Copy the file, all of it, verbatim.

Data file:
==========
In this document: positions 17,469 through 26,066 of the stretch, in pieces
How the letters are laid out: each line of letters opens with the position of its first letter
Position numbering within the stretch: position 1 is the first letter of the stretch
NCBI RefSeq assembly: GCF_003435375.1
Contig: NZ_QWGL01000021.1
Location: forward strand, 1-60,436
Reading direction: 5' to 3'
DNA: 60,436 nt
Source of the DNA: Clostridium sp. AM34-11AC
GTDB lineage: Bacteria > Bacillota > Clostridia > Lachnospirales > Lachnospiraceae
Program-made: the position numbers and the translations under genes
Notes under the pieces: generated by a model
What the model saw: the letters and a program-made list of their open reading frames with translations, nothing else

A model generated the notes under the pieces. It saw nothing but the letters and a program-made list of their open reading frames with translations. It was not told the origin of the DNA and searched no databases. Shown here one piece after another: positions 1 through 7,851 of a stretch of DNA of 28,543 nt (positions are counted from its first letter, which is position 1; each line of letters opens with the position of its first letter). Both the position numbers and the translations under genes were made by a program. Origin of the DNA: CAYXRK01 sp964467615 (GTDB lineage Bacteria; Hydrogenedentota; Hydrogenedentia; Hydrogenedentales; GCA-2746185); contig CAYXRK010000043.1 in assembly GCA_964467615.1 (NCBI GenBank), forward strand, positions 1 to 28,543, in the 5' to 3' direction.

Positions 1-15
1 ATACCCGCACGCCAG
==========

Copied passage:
In this document: positions 17,469 through 26,066 of the stretch, in pieces
How the letters are laid out: each line of letters opens with the position of its first letter
Position numbering within the stretch: position 1 is the first letter of the stretch
NCBI RefSeq assembly: GCF_003435375.1
Contig: NZ_QWGL01000021.1
Location: forward strand, 1-60,436
Reading direction: 5' to 3'
DNA: 60,436 nt
Source of the DNA: Clostridium sp. AM34-11AC
GTDB lineage: Bacteria > Bacillota > Clostridia > Lachnospirales > Lachnospiraceae
Program-made: the position numbers and the translations under genes
Notes under the pieces: generated by a model
What the model saw: the letters and a program-made list of their open reading frames with translations, nothing else

A model generated the notes under the pieces. It saw nothing but the letters and a program-made list of their open reading frames with translations. It was not told the origin of the DNA and searched no databases. Shown here one piece after another: positions 1 through 7,851 of a stretch of DNA of 28,543 nt (positions are counted from its first letter, which is position 1; each line of letters opens with the position of its first letter). Both the position numbers and the translations under genes were made by a program. Origin of the DNA: CAYXRK01 sp964467615 (GTDB lineage Bacteria; Hydrogenedentota; Hydrogenedentia; Hydrogenedentales; GCA-2746185); contig CAYXRK010000043.1 in assembly GCA_964467615.1 (NCBI GenBank), forward strand, positions 1 to 28,543, in the 5' to 3' direction.

Positions 1-15
1 ATACCCGCACGCCAG